My Community

by Brandon

Right outside my narrow penitentiary window is a vibrant never-ending landscape just beyond my reach. Every day, I sit and watch the world move and shake with the grind of living in this new day and age, and I remember.

I am almost two decades removed from my era and the world that I knew. I remember a time when things were different, when my parents listened to grown folk music like Al Green, Sam Cooke and B.B. King and threw late night house parties and got drunk. They did dance routines while I drew pictures and told jokes, and it was all good fun for everyone as I wafted through liquor fumes and cigarette smoke. I remember a time when kids were made to go outside and play. I remember my sister and I would debate all the awful things that would happen if we dared drink.

Then, I remember when it all ended: when court-cases heartaches separated my friendships, when gang banging became my way of life, when the Department of Corrections became my plight, where guns transformed into knives, and wrongs replaced my rights.

I cannot forget solitary confinement and realizing how far down the rabbit hole that I went. Surrounded by the suicidal swings of being buried alive and someone still trying to keep a glimmer of false hope inside, even after my Daddy and sister died. I struggle on, remembering where I came from, what I lived through, and the future that I’m headed toward.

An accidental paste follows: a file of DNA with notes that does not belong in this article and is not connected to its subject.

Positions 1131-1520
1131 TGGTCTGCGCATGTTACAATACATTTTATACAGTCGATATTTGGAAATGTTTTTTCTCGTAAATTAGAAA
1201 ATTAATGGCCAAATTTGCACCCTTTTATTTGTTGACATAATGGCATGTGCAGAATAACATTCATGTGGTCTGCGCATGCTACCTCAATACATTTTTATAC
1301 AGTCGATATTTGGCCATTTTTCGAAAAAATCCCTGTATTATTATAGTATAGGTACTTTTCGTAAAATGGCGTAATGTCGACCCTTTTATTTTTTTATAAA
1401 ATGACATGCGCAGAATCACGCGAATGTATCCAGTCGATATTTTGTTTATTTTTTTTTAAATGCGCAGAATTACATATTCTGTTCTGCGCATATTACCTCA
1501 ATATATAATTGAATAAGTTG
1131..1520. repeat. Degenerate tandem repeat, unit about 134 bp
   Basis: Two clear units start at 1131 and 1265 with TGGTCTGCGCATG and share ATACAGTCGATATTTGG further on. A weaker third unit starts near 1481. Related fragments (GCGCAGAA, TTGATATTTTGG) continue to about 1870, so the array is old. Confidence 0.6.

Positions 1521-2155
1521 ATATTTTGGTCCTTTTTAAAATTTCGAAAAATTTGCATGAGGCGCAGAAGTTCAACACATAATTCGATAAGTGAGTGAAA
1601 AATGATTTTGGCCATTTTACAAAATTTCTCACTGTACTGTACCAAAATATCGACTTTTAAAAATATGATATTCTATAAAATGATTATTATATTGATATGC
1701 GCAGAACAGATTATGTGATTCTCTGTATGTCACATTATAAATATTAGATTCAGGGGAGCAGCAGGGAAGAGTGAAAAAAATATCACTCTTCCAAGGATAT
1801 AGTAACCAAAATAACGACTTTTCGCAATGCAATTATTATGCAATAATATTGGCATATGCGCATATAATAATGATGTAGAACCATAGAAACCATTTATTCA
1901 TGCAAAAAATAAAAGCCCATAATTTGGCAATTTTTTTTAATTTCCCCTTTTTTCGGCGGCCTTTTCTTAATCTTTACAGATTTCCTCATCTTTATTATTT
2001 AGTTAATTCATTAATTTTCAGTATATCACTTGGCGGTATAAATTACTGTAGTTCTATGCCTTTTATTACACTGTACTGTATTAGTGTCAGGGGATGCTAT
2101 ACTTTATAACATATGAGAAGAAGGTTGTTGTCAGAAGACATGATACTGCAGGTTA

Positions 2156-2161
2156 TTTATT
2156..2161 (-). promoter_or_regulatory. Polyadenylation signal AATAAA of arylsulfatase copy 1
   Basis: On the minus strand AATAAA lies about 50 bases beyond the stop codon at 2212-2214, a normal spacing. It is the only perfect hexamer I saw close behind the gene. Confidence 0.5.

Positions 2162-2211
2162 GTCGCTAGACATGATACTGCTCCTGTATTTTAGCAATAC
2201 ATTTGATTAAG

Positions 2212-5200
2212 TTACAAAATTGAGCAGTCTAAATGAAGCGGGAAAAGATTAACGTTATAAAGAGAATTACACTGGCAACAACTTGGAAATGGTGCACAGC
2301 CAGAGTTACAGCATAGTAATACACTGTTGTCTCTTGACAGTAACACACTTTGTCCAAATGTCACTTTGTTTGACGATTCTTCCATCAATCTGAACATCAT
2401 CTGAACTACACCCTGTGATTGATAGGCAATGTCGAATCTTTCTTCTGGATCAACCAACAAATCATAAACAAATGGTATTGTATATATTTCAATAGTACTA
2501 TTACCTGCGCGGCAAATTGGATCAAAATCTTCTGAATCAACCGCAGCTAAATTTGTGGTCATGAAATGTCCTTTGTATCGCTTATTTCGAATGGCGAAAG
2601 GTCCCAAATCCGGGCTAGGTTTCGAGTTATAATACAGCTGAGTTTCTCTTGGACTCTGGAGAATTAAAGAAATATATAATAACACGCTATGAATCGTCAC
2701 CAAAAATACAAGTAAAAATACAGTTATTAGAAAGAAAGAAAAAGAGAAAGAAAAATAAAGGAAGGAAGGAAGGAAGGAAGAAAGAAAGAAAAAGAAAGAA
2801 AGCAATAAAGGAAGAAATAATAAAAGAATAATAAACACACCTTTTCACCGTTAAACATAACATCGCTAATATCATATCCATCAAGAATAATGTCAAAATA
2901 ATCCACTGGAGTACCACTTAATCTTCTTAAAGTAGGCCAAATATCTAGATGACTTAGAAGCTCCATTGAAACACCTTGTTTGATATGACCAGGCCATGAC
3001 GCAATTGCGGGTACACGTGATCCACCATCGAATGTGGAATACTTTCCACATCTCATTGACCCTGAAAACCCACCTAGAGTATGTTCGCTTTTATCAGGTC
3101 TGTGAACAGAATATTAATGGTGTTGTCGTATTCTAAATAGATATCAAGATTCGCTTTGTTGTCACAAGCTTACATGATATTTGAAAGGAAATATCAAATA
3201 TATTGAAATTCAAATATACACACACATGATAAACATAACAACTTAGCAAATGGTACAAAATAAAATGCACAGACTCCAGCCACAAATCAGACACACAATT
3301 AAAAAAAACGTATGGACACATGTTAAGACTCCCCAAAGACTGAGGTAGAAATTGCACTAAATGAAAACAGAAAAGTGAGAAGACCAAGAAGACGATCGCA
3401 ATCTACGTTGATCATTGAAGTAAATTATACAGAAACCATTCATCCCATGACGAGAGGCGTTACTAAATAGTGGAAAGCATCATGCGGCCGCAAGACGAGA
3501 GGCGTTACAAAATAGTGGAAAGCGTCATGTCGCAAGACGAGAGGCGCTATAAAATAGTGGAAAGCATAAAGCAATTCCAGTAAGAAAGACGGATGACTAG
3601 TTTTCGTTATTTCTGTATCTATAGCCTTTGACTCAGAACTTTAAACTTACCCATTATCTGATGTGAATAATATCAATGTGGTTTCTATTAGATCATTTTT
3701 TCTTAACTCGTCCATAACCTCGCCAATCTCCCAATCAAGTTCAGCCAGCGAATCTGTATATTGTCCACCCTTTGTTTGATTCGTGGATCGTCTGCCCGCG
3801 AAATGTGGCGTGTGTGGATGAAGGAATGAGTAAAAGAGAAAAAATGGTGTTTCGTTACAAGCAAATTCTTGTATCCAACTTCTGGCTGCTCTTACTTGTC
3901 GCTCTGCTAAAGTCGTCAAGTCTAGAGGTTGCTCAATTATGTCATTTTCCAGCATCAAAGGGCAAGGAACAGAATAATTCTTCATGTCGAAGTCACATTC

I am meant for greatness. I’m meant for more. I can’t wait until the day I can only remember looking out of this narrow caged-in window with the shitty view and instead embrace the feeling I had leaving behind a mountain of misery that kept my soaring spirt shamefully glued to the floor and having pride with my head held high, leaving out the oppressive penitentiary door.

Brandon A. is an inmate currently living at Plainfield Correctional Facility. He is a participant of Indiana Prison Writers Workshop. Once released, he plans on pursuing a career in culinary arts by operating a food truck while continuing writing.

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Under the Mat

by Phil